Alfred G. Gilman, Nobel Prize-winning scientist, in 1994. (Ron Heflin/AP)

Alfred G. Gilman, a Nobel Prize-winning American scientist who while working at the University of Virginia discovered a protein that is vital in conveying instructions to the individual cells of organs and tissues, a discovery with important medical implications, died Dec. 23 at his home in Dallas. He was 74.

His wife, Kathryn Gilman, said the cause was pancreatic cancer.

Dr. Gilman shared the 1994 Nobel Prize in Physiology or Medicine with Martin Rodbell for finding the G protein, a key component of the multistage biochemical signaling process that initiates activity at the cellular level and enables cells to receive messages, transmit them and finally to act on them.

In this process, scientists refer to a “first messenger,” which arrives at the cell from outside, often as a hormone. The first messenger’s arrival at the outer wall of the cell eventually causes production within the cell of a “second messenger,” which prompts the cell to act.

Dr. Gilman’s discovery, the G protein, functions as what science calls a transducer, essentially a relayer of information. Activated by the arrival of the first messenger, it goes on to activate the production of the second.

Alfred G. Gilman in his laboratory in 1994. (Tim Sharp/AP)

In a key experiment, Dr. Gilman worked with cells that had undergone mutation. They had the ability to accept external signals. They also had the capacity to produce the internal signals that generate cellular action. But despite possession of these initial and final parts of the messaging process, the cells did not respond to stimuli.

In this situation, Dr. Gilman’s “great insight” according to one of his former students, Leonard Schleifer, was to recognize that an intermediary protein “had to exist.” In the 1970s, urged on by that belief, Dr. Gilman and his collaborators at Charlottesville discovered the G protein.

Dr. Gilman “didn’t believe in magic,” explained Schleifer, the founder, president and chief executive of Regeneron pharmaceuticals. “He believed in biochemistry.”

“Dr. Gilman was a giant in medical research,” said Daniel K. Podolsky, president of the University of Texas Southwestern Medical Center, where Dr. Gilman became the long-serving chairman of pharmacology after leaving Charlottesville.

In a statement, Podolsky added that Dr. Gilman’s “discovery of G proteins and their critical functions is a cornerstone of research across virtually every important domain of medicine.”

G proteins play a part in such processes as sight, hearing, smell and thinking. They help in the translation of the events of the physical world into the biochemical responses of the nervous system. Too much of the protein or too little, and cell function is disrupted, with disease a possible outcome.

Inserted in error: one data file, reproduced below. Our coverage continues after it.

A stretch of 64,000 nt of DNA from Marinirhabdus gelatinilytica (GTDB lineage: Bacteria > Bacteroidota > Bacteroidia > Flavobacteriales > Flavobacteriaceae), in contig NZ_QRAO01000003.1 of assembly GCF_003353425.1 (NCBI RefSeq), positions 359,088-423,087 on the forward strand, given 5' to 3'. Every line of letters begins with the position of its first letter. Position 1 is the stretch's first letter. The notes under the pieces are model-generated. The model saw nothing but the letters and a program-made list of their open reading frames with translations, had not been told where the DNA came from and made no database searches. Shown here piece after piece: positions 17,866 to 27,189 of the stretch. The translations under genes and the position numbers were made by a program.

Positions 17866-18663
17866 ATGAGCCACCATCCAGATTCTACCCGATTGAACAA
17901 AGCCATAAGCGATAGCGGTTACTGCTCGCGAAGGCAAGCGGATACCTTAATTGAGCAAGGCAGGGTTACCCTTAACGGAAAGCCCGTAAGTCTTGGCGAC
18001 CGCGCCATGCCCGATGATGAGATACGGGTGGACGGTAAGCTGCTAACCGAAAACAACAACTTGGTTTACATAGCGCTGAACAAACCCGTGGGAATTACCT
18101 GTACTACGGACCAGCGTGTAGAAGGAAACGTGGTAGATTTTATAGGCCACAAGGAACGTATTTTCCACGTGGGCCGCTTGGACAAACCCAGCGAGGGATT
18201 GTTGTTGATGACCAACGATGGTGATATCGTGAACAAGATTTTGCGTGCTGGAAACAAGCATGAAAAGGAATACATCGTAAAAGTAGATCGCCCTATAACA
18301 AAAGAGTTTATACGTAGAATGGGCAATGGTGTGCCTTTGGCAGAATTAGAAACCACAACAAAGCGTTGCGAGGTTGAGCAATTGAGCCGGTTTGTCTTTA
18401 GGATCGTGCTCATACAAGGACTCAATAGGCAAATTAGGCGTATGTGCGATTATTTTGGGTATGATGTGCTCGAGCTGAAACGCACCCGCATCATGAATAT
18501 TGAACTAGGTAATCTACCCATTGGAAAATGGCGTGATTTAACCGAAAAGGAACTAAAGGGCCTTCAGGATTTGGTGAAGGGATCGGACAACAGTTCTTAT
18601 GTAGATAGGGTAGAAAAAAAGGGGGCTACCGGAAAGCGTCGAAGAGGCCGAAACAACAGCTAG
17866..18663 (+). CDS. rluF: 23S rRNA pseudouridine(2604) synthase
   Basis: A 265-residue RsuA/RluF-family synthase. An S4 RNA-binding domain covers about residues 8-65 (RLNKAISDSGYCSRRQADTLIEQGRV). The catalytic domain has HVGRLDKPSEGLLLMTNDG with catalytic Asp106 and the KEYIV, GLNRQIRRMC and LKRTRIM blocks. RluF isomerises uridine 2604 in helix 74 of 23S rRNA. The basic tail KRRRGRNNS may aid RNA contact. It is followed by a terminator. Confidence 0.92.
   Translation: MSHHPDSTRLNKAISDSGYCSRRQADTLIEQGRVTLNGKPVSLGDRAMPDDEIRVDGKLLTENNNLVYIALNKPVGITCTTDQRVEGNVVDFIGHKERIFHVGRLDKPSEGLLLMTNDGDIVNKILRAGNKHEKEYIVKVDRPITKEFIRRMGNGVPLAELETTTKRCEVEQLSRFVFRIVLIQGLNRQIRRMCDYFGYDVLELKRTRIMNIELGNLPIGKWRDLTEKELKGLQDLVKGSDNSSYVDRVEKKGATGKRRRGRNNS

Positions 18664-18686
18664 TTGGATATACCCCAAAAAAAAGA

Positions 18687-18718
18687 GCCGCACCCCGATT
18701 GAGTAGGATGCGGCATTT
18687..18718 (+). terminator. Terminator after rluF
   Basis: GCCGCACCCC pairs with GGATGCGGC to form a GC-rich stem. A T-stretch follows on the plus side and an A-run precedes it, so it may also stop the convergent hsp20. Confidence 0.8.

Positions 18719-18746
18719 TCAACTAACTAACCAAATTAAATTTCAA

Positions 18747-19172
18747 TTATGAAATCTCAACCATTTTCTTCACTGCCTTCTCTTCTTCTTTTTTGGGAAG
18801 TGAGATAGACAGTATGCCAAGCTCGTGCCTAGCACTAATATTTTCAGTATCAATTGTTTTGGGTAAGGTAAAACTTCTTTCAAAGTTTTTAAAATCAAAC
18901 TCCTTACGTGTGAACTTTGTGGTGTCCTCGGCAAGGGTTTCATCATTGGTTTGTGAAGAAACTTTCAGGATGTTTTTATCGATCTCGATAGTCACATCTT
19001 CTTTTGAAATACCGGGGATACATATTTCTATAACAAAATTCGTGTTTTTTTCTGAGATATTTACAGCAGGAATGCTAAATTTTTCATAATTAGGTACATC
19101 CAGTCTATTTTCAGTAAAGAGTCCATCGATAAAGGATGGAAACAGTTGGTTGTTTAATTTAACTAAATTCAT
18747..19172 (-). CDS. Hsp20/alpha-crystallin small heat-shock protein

In addition to lauding his discovery, colleagues expressed admiration for what they described as Dr. Gilman’s scientific integrity. In particular, he was known for resigning in 2012 as chief scientific officer of the Cancer Prevention and Research Institute of Texas.

According to the Dallas Morning News, it followed his objection to what he saw as the award of a major grant without adequate outside review.

In an interview Friday, Schleifer said his former teacher “ran into a situation where Texas politics seemed to take hold,” bypassing the peer review system he instituted. “He just couldn’t stand for that.”

Alfred Goodman Gilman, who was born in New Haven, Conn., on July 1, 1941, was a scientist by choice, training and family tradition.

His father, much-honored pharmacologist Alfred Gilman, was on the faculty of the Yale Medical School and the co-author of a magisterial text on drugs and medical treatment, “The Pharmacological Basis of Therapeutics.” (His son eventually worked on later editions.)

As a boy, Dr. Gilman attended his father’s lectures and visited his laboratory. The stars also fascinated him, and he was among thousands who responded when the Hayden Planetarium, part of the American Museum of Natural History in New York, began in 1950 to accept reservations for space voyages.

He attended the private Taft School in Watertown Conn., where he said he was “the worst 120-pound lineman on the intramural tackle football team.” He found his later attendance at Yale “relatively easy and a lot more fun.” He graduated in 1962, as a biochemistry major, and went on to Case Western Reserve University in Cleveland, to enroll in a program enabling students to obtain both PhD and MD degrees simultaneously.

He finished in 1969, then spent two years in post-doctoral research at the National Institutes of Health.

In 1971, Dr. Gilman joined the U-Va. pharmacology faculty. In 1981, he went to Dallas as chairman of the pharmacology department at Southwestern. He was also dean of the UT Southwestern medical school and executive vice president for academic affairs.

He was a cofounder of Regeneron , a pharmaceutical company listed by Forbes magazine as the fourth most innovative firm in the world in 2015..

Dr. Gilman was elected to the National Academy of Sciences in 1985 and won the Lasker Basic Medical Research Award in 1989.

Survivors include his wife, Kathryn Hedlund Gilman of Dallas; and three children, Amy Ariagno and Anne Sincovec, both of Dallas, and Edward “Ted” Gilman of Austin.

Breaking from family tradition, none of Dr. Gilman’s children went into science. In an illustration of their hesi­ta­ncy and his commitment, Dr. Gilman’s daughter Anne once told an interviewer that they avoided his help with their science homework “unless we had the next 12 hours to spare.”